Movement trainer takes Hollywood and West End in his stride
Movement trainer Michael Brown's passion for his craft is paying off in theatre and film, writes Gloria Chan
You'd be hard-pressed to find anyone who looks more in love with his work than Michael Brown when he talks about film and theatre. "I was asked to join a theatre production of Hamlet when I was 21 and have had the acting virus ever since," he says, his eyes sparkling. "I'm still looking for the antidote."
Best known for his role as movement director and trainer in the West End production War Horse and in last year's Oscar-winning film Gravity, Brown says that his career has been a result of serendipity, accidents and trust. "The nature of our work is to stay open and follow things that interest you. Work then sort of comes along."
Brown recalls how Alfonso Cuarón, the director of Gravity, became fascinated with the puppetry movements in the War Horse production in London and asked for the artists involved, including Brown, to work on his space epic.
Born in the US, Brown studied philosophy at the University of Texas then took a master's degree in classical acting training at the University of Wisconsin. He went on to London to train with Jacques Lecoq, a prominent French actor and acting instructor, at the London International School of Performing Arts.
Charged with helping actors become more expressive with their bodies, a movement trainer needs to be observant and meticulous, spending hours every day studying the movements and behaviour of the subject they are attempting to mimic. "That way, the audience will see that thing on stage without it actually being there," Brown says of working on War Horse.
"We had to think how those little moments - the breathing, that twitch of a tail - can bring a massive puppet to life. Then the audience will stop seeing the puppet; instead, they'll see the horse."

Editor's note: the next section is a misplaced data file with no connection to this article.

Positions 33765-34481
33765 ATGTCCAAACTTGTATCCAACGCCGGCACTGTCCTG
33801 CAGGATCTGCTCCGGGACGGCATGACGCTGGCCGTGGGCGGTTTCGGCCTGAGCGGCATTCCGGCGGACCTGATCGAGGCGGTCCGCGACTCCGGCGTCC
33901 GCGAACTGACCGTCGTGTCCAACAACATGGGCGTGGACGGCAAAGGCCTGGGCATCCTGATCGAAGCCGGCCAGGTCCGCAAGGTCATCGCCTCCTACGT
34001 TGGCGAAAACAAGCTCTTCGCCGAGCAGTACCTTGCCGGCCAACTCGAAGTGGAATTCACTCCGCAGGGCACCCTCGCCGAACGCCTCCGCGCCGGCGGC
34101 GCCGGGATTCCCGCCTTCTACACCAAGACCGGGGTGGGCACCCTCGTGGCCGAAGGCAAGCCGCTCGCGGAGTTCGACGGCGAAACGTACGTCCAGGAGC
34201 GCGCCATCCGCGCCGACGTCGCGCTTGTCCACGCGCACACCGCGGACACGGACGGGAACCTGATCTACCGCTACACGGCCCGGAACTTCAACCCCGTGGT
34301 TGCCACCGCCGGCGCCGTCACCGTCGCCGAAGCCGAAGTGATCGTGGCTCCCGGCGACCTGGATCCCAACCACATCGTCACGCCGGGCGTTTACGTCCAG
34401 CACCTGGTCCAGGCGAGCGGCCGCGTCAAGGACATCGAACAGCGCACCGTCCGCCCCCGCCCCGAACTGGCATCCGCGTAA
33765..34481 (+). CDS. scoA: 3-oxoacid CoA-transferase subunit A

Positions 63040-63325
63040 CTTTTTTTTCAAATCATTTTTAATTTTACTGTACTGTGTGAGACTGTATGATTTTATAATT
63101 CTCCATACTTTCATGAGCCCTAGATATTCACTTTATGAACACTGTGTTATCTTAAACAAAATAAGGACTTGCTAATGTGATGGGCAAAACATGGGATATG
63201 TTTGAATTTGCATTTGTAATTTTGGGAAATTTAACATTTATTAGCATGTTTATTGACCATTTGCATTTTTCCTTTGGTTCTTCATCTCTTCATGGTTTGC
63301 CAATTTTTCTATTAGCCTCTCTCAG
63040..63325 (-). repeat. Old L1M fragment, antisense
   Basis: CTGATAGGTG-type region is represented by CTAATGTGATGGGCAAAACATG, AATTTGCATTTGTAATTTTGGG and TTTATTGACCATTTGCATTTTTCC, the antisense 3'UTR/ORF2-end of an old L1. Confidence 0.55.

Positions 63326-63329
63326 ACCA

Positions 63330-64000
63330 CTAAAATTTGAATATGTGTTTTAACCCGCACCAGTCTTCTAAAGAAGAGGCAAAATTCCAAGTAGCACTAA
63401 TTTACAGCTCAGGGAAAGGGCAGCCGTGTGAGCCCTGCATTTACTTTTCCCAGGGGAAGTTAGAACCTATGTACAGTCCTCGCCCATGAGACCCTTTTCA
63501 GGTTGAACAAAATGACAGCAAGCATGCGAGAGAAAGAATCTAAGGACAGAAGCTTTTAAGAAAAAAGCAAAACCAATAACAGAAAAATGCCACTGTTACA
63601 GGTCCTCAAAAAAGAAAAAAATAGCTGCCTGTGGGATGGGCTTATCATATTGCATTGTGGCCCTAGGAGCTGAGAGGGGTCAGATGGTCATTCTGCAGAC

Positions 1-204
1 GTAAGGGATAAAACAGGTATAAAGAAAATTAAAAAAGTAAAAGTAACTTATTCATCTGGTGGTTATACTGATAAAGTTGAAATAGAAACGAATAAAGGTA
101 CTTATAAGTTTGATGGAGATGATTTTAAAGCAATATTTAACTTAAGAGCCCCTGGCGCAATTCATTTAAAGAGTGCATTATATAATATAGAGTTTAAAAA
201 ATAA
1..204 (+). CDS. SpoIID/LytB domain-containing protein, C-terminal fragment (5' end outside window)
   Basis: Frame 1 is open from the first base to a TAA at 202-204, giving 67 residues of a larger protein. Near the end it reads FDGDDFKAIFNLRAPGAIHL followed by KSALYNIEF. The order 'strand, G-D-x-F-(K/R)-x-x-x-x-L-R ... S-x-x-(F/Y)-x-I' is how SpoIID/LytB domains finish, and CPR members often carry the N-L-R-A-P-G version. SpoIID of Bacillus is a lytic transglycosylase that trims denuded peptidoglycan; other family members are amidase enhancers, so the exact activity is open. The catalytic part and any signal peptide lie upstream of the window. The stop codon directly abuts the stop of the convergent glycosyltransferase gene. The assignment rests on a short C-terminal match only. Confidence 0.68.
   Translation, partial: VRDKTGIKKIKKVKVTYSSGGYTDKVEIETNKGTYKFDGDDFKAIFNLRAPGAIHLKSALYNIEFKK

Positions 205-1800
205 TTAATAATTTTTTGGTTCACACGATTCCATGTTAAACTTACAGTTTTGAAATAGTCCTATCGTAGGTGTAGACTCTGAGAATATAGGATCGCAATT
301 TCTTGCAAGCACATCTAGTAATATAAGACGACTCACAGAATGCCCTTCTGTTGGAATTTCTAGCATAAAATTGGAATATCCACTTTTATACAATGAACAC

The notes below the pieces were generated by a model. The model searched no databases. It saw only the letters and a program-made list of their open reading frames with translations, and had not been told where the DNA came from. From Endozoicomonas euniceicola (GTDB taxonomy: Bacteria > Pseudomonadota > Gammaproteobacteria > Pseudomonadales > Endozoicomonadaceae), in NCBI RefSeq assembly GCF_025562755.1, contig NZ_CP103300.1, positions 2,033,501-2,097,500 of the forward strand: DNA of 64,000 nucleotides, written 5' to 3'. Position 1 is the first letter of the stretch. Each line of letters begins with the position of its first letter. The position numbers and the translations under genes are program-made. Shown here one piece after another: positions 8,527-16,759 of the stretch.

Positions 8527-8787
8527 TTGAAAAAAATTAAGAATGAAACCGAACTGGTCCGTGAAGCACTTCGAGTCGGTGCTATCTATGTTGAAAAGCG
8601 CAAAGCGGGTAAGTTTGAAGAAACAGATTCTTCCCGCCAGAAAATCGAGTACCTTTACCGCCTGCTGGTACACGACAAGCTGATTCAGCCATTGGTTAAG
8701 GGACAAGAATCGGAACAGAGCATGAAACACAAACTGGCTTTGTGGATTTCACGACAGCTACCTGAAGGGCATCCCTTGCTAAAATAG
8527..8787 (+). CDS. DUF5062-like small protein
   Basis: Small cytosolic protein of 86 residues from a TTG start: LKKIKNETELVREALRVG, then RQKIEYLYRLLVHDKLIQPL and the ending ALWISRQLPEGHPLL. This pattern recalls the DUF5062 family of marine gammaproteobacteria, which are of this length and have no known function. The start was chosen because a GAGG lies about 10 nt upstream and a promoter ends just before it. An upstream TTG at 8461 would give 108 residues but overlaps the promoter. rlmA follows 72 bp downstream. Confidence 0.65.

He tackled the same challenges on Gravity - except this time the challenge was to find ways for the actors to manoeuvre as if there was no gravity. Brown worked closely with stuntmen, ensuring that puppeteers controlling stars Sandra Bullock and George Clooney moved the actors seamlessly. Planning the movements for a few seconds of film would take a day or two, and mastering the zero-gravity movements took a few months.
The need for such detailed examination of kinetics helped Brown re-learn the importance of observation. "I think all great art, no matter painting or music or theatre, comes from seeing something more clearly or a little more deeply than it has been seen before," he says.
Brown has been in Hong Kong for almost a month working on theatre production Jason and the Argonauts with Vicki Ooi's youth theatre education group, AFTEC. Coaching and directing local actors as young as 14, Brown says he has had "a great time".
As the father of a young child himself, Brown loves seeing the growth of these youngsters, whom he met last year in Hong Kong through the Bravo! acting workshop. "I think it's a great progression for them to go from a classroom to a stage in just a year and a half. What a journey for them."
Having worked with actors from across the globe, Brown believes they all share the same trait: a playful and adventurous spirit that is open to experimenting with different things. "One of the things theatre offers us is the pleasure to play as a child - to see something that isn't there but to pretend and react as if it is. None of us ever lose that."
Although Brown works on both film and theatre productions, his heart belongs first and foremost to the theatre. "The pleasure of theatre is that we don't have the toys films have. What we do in theatre is not that we try to give it all to the audience: we say here's a little provocation for your imagination, now you complete that picture with us, you make this world with us in your own mind," he says.
"We cannot nor do we want to do it all on stage. In that sense, it goes right back to the beginning of storytelling: theatre still has that direct link to the person who sat around the fire and told a story in such a way that everyone began to imagine it. For me, both as an audience member and as a theatre maker, that connection is such a deep and profound one.
"With film, it's almost as if that happened somewhere and was recorded. Film doesn't require me to take a leap [of imagination]; it was sort of there for me," he says.
"Theatre requires me to do something - it requires me to take a step and at the same time I'm aware I'm taking a step, I'm aware it's just those people and that fabric on stage. But for a moment I see something else. There's nothing like that - the pleasure to do it, create it, and know that you are creating it at the same time."
Jason and the Argonauts , final performance today, 3.30pm, Sai Wan Ho Civic Centre Theatre, 111 Shau Kei Wan Rd, Sai Wan Ho, HK$100, HK$160 Urbtix. Inquiries: 3184 5777